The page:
Seven-game playoffs for baseball are a mistake. The sport should go back to the old best-of-five format immediately.
There's only one thing wrong with the new setup. But it's the worst possible thing that could be wrong. It's dull.
From 1969 to 1984, the baseball playoffs were the tensest, most exciting, least fair crap-shoot in sports. Players feared the league championships and swore they were the worst pressure they'd ever endured.
Fans loved 'em. Every game was a crisis.
The home team desperately needed to win both of the first two games, otherwise it would have to win the pennant in a three-game series in its opponent's park. That's hard.
The only time an LCS ever lost its energy was if the visiting team opened with two straight wins. Even then, the third game had excitement; the pennant could be won that day.
Now, with the addition of just two games, plus an extra offday, all that has changed.
There is no reason for the general fan to be excited and absorbed by the early games of the playoffs. Perfect proof of that came on the weekend in Kansas City and St. Louis.
In years past, if the Royals and Cardinals had come home down 2-0, there would have been a last-stand atmosphere. The Blue Jays and Dodgers would have been one win from a pennant, but the home teams would have needed "only" a three-game sweep in their own parks. Everybody knows that's possible. Concluding in, say, a ninth-inning homer from Ozzie Smith.
You think a capacity home crowd can't help you win three little games? Remember San Diego in '84 and Milwaukee in '82. St. Louis these last three days?
Instead, what we had was a weekend snore, compared to the marvelous tension that spoiled us for 15 years.
The Royals and Cardinals both won their Game 3 battles. That's when the realization finally sank in of just how inferior the new seven-game playoff is. Our gut-level reaction was, "So what?" Even if the Royals or Cardinals swept in their home parks, they still had to go back on the road to clinch.
In the past, each of these weekend games would have been a potential sudden-death situation. By Game 5, double sudden death.
Instead, the feeling has been that nothing of real consequence was likely to happen in Missouri. Just wait -- yawn -- until today in Toronto or Wednesday in Los Angeles.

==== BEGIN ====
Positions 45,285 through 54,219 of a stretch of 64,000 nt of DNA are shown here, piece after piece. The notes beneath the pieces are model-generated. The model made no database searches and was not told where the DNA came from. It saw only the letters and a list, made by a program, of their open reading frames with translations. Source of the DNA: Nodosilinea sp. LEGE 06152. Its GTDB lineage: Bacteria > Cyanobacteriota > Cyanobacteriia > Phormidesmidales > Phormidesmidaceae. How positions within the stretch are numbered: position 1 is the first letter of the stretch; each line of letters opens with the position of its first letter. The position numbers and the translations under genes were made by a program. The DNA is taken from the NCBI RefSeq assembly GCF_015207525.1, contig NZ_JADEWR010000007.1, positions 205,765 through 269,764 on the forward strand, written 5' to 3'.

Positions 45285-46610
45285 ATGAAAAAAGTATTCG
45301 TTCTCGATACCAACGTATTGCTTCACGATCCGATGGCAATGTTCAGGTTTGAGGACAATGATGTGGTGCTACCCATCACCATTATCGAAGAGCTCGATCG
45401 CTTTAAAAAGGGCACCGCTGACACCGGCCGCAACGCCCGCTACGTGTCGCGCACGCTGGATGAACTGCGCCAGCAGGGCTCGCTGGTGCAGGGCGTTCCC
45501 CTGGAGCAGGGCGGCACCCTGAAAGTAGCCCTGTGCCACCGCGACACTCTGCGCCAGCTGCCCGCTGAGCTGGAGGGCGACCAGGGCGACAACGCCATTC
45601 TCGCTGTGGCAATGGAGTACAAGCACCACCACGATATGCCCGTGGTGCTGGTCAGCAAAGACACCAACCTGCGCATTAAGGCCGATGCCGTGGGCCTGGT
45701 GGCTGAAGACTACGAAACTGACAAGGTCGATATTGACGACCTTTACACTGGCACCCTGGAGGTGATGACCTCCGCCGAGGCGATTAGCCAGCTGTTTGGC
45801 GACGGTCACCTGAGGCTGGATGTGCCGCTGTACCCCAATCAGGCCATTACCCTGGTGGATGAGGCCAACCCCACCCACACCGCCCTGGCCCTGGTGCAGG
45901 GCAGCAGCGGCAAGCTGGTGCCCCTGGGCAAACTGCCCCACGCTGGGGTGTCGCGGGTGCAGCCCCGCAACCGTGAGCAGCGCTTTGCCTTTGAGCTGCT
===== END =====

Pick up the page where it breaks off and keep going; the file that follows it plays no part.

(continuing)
Talk about defusing a great event.
The Blue Jays and Dodgers came to Missouri with big leads. If they did clinch here, what would have been so exciting about that? More important, they couldn't lose.
Obviously there's only one reason baseball expanded its playoffs: money. That's not nearly a good enough reason.
The phony argument in favor of the new structure is that it's "fairer." Sure. About 2 percent. If you want fair, play 162.
The difference between five games and seven isn't enough to sneeze at.
It's also said that Joe and Jane Fan, watching on television, want more games. You mean 10 to 17 postseason games, most in prime time, aren't enough?
Let other sports dilute their product until we're sated. Voltaire said of writing, "If you want to bore the reader, tell him everything."
It's always better to offer a little less than the customer wants, rather than a little more.
Another possible abomination lurks within the seven-game playoffs. With a bit of bad luck, both 1985 playoffs could have ended by Sunday (even if the ALCS had gone five games). Even if both LCS had gone five, everything would have ended Monday. And the World Series can't start until Saturday.
If 75 percent of baseball is pitching, then what in the name of Connie Mack and Casey Stengel is the game doing running the risk of a four- or five-day layoff before the Series?
What is this, the Super Bowl?
A layoff that long is more than enough to destroy the timing of most hitters and throw off the control of most pitchers. Thanks to needless made-for-TV offdays, the postseason already is too attenuated and a poorer test of a total pitching staff than it should be. Now we're approaching the point of the ridiculous.
Until a week ago, baseball had an almost perfectly harmonious system.
End the pennant races on Sunday. Leave Monday open for a possible one-game division playoff. Hold the playoffs Tuesday- Wednesday, then Friday-Saturday-Sunday. That begins the Series on Tuesday with a worst-case scenario of a three-day layoff. Now, all that's dead.
A seven-game playoff has only one real potential gain. Now the World Series could start with Games 1 and 2 in the glorious sunshine on a Saturday and Sunday. And Games 6 and 7 could likewise conclude a good series in the daylight on Saturday and Sunday.
Who says we can't ever get back to the things that were really good about the good old days?
Oooops. Starting this year, all World Series games will be played at night.
Hey, television doesn't want to go head-to-head with college and pro football on the weekend.
If it's conceivably possible for the gentlemen entrusted with administrating baseball to damage the sport with poor judgment, greed and timidity, that's what will always come to pass. In baseball, backward is usually the direction to go to find progress.
In the case of the playoffs, the game can't turn back the clock too quickly.